The Indian budget for 2023 was tabled on 1 February by Finance minister Nirmala Sitaraman, for the uninitiated, the Indian budget is an annual financial statement presented by the Union Finance Minister in the Parliament. The budget lays down the government's revenue and expenditure estimates for the next financial year.
The budget has far-reaching implications for various sectors of the Indian economy, including agriculture, education, healthcare, infrastructure, and defence.
Going into the budget, the market was jittery and wary of government tweaking with the LTCG (Long term capital gain) tax regime. To the relief of the Investment community, it was left as is and no changes were made to it.
Big change came in tax slabs, now anybody earning less than ₹7 lakhs per annum is exempt from paying any tax, earlier you were paying ₹33,800 as the tax on your 7 lakh income.
To be fair, this was long due. These old slabs were outdated and inflation has made sure that 5 lakh of yesteryears is definitely a lot more than 7 lakhs of today. Having said that, FM could have ignored it and kicked the can for another year and therefore this was a welcome change.
Second order effect of this decision was a sudden fall in insurance company’s shares. Market correctly presumed that this will have a negative effect on the top line of insurance companies.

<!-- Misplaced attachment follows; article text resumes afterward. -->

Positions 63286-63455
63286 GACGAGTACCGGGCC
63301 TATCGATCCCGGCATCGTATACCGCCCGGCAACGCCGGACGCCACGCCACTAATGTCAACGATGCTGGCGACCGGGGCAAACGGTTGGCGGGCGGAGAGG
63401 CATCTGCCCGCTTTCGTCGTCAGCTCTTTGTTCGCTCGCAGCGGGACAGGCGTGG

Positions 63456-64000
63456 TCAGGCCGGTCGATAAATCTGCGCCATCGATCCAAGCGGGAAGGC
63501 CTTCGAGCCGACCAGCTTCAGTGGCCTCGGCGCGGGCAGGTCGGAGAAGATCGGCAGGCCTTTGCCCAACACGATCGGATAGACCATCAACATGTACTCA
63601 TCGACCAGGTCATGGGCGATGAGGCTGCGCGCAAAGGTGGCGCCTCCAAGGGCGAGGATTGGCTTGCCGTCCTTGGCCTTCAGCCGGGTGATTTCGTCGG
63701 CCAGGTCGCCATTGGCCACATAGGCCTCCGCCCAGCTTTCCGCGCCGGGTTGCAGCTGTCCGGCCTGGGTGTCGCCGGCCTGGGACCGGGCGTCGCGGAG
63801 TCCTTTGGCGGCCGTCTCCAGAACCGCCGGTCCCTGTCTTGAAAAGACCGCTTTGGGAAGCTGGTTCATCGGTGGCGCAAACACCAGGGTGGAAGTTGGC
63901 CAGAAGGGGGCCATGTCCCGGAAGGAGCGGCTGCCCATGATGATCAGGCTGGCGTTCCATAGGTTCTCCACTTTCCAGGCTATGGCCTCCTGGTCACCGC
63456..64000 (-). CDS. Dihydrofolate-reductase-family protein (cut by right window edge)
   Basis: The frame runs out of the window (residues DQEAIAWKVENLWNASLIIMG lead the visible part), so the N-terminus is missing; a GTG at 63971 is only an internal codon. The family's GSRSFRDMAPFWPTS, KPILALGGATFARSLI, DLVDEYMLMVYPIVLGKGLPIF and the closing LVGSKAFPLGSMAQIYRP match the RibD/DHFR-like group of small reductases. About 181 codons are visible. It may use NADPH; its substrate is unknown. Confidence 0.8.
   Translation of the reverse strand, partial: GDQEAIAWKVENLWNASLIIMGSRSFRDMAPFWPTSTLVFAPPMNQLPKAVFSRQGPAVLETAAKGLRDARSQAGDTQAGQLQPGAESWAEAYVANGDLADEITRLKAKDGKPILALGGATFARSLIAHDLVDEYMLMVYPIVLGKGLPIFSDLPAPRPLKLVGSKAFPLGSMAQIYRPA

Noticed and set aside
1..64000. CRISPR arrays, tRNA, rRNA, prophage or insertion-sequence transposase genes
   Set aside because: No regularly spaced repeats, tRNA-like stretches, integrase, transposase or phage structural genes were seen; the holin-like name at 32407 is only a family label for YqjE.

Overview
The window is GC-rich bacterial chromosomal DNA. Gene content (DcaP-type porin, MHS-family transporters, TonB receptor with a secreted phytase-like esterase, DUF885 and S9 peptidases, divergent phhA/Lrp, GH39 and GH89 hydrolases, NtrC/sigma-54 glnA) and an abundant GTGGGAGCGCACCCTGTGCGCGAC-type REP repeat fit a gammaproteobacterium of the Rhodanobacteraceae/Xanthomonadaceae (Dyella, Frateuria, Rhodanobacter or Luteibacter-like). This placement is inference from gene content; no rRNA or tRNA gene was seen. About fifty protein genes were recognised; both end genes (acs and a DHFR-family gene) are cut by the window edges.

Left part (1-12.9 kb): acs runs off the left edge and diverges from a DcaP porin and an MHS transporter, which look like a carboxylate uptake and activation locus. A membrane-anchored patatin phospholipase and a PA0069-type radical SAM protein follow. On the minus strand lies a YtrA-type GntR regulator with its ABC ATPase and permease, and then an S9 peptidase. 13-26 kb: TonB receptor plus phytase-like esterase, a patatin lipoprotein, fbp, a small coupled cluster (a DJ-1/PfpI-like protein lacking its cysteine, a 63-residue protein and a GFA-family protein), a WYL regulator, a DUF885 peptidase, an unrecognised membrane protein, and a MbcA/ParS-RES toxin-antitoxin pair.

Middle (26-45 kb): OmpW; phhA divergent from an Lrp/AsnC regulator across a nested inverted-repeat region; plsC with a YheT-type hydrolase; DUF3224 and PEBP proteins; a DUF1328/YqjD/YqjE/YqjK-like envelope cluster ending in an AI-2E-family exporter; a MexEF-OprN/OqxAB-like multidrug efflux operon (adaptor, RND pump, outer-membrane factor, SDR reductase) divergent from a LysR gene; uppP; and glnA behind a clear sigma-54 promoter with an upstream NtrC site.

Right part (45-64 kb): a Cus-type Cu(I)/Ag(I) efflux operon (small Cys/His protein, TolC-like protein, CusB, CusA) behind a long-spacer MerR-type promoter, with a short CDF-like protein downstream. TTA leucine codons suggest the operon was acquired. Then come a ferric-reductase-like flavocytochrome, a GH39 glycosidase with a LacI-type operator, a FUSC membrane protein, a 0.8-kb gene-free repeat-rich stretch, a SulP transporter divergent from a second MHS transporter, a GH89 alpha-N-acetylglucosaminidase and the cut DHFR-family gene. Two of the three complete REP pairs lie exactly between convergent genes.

The reason for this top line decline would be the fact that if taxpayers move to the new tax regime (claim no exemptions), investments made in ULIP schemes will diminish and 2. If annual premium paid on ULIPs is more than 5 lakh - maturity proceeds will now be taxable.
The budget has made substantial allocations to the healthcare sector, with the aim of strengthening the medical infrastructure in the country and providing affordable medical facilities to all citizens. This will include the setting up of new medical colleges, hospitals, and research centres.
The budget has also made substantial allocations to the agriculture sector, with the aim of improving the income and livelihood of farmers. This will include the expansion of the Pradhan Mantri Fasal Bima Yojana and the creation of a new scheme for the development of the agriculture sector.
The budget has also proposed several measures to boost the infrastructure sector, with the aim of improving connectivity and increasing economic activity. This will include the development of new airports, ports, and power projects, as well as the expansion of existing infrastructure.
In conclusion, this was a good budget as it increased the disposable income of the middle class by ₹33,800. With insurance companies becoming an unintended collateral damage. And most importantly, it left the LTCG and STCG taxes as is.
Manish Dhawan is the smallcase manager and co founder of Mystic Wealth